Time to Snag UK Equities From the Brexit Bargain Bin?
The UK equity market has been a laggard among global peers since Brexit, but bargain-hunting investors have been showing renewed interest. Dina Ting, Franklin Templeton ETFs’ Head of Global Index Portfolio Management, explores the positive trends that are making a case for holding UK equities.
Having endured many plot twists since the United Kingdom voted to leave the European Union (EU) in 2016, the UK stock market has been a notable laggard among global peers.
As of the end of July 2023, US-listed UK mutual funds and exchange-traded funds continued to see year-to-date outflows of US$560 million.1 For the past 12 months through July 31, 2023, UK equity outflows totaled US$1.1 billion, making the market particularly unattractive amid the outperformance of US and European stocks over the same timeframe.2
But with a flagging US stock market, investors are again eyeing the UK’s undervalued and long-unloved market. Outflows have recently slowed in the United Kingdom as investors have been signaling a return of some optimism for the economy’s enticingly cheap investment prospects. Falling energy and stabilizing food prices helped cool Britain’s annualized consumer price inflation rate from June’s 7.9% to July’s 6.8%. While the UK’s inflation rate is still far higher than the Bank of England’s 2% target, we believe its recent downturn could suggest a turning point. The Conservative Government—trailing significantly in polls ahead of a general election expected in late 2024 or early 2025—has made bringing down inflation one of its campaign priorities.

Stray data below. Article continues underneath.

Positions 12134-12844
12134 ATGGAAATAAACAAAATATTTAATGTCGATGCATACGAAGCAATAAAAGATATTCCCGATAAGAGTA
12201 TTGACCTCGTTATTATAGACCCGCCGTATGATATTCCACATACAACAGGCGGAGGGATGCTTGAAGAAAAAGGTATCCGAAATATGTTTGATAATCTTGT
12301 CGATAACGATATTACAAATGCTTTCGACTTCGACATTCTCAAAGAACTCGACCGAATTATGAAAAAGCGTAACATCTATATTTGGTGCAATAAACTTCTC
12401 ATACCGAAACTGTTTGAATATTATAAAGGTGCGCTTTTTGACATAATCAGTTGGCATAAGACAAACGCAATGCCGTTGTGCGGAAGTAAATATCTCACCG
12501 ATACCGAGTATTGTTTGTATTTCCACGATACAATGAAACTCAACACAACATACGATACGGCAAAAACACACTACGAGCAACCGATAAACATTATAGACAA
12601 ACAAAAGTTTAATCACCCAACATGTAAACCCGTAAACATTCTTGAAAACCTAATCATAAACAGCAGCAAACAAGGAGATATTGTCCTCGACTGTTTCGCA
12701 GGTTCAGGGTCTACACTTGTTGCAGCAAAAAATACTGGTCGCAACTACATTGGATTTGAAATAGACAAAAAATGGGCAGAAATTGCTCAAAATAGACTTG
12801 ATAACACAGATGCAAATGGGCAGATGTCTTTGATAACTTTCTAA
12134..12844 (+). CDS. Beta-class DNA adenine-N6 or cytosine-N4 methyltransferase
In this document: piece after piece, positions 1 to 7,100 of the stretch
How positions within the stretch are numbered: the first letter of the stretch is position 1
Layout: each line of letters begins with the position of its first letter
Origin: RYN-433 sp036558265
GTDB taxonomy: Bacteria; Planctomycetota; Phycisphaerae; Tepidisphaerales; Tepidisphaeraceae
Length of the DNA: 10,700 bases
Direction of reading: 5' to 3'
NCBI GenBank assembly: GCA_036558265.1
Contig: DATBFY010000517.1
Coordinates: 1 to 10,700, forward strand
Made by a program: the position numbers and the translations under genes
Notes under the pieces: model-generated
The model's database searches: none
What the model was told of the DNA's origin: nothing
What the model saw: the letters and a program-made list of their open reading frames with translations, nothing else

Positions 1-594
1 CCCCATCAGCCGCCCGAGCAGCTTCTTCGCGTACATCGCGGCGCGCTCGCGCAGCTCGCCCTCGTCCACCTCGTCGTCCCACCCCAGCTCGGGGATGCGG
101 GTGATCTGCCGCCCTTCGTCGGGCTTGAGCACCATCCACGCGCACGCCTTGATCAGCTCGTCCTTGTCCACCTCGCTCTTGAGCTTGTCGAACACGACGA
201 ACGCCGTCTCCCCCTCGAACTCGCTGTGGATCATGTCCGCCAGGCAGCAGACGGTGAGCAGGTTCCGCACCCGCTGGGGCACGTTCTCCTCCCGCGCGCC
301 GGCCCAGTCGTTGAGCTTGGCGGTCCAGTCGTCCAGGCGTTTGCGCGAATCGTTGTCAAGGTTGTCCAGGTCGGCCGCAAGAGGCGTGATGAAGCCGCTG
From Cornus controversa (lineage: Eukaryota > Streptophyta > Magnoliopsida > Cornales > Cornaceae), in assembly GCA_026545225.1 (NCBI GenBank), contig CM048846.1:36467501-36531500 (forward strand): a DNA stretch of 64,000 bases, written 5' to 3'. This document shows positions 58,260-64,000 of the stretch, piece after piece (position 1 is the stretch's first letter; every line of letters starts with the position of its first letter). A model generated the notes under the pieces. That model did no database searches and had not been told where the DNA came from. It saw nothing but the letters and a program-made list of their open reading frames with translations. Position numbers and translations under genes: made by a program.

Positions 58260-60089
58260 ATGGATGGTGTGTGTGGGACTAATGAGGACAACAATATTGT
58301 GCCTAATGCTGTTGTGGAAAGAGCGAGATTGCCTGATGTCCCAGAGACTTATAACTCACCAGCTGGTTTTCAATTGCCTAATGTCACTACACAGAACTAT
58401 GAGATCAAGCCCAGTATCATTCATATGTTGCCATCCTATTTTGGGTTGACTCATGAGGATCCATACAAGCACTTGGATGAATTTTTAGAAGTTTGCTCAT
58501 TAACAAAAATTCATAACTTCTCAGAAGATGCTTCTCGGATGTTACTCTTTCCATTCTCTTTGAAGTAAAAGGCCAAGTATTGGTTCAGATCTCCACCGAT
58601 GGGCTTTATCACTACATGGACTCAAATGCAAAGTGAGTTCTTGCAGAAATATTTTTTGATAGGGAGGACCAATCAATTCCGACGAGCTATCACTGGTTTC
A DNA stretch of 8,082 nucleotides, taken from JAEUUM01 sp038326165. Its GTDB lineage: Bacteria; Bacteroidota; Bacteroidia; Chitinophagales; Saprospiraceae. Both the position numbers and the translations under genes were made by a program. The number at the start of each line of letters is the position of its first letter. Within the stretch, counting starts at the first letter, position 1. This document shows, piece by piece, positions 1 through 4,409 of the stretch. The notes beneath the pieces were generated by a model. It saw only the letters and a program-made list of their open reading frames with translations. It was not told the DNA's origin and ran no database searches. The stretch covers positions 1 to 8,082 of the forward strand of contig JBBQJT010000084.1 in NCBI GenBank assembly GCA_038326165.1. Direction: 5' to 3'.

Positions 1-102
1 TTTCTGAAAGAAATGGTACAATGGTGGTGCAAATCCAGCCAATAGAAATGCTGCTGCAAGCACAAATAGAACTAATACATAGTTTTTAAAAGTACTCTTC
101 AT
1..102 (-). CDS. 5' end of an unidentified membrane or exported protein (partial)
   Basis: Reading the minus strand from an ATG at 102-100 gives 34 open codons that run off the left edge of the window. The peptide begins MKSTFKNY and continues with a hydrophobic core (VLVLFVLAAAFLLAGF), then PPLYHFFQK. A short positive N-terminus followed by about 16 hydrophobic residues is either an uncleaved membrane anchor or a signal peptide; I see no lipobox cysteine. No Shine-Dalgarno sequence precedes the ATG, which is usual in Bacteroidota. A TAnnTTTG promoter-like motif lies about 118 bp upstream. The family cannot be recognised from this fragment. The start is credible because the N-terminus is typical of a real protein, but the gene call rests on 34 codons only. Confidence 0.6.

Undervalued in absolute terms, relative to their own history and compared to other developed markets, British stocks remain in the bargain bin. In our analysis, they appear particularly cheap against equities in the United States and Japan, whose weightings dominated the FTSE Developed Index at the end of July with 67% and nearly 7%, respectively. The United Kingdom held a 4.3% weighting in the index.3
The FTSE UK Capped Index’s top holdings—banking and financial services group HSBC Holdings and energy and health care giants Shell, BP, Astrazeneca and GSK—target revenue from foreign customers and sales abroad, which presents investors with the opportunity to gain global exposure without overpaying for it. The index also has slightly more than a 30% weighting to defensive sectors, such as health care and consumer staples, which may help it weather market volatility.4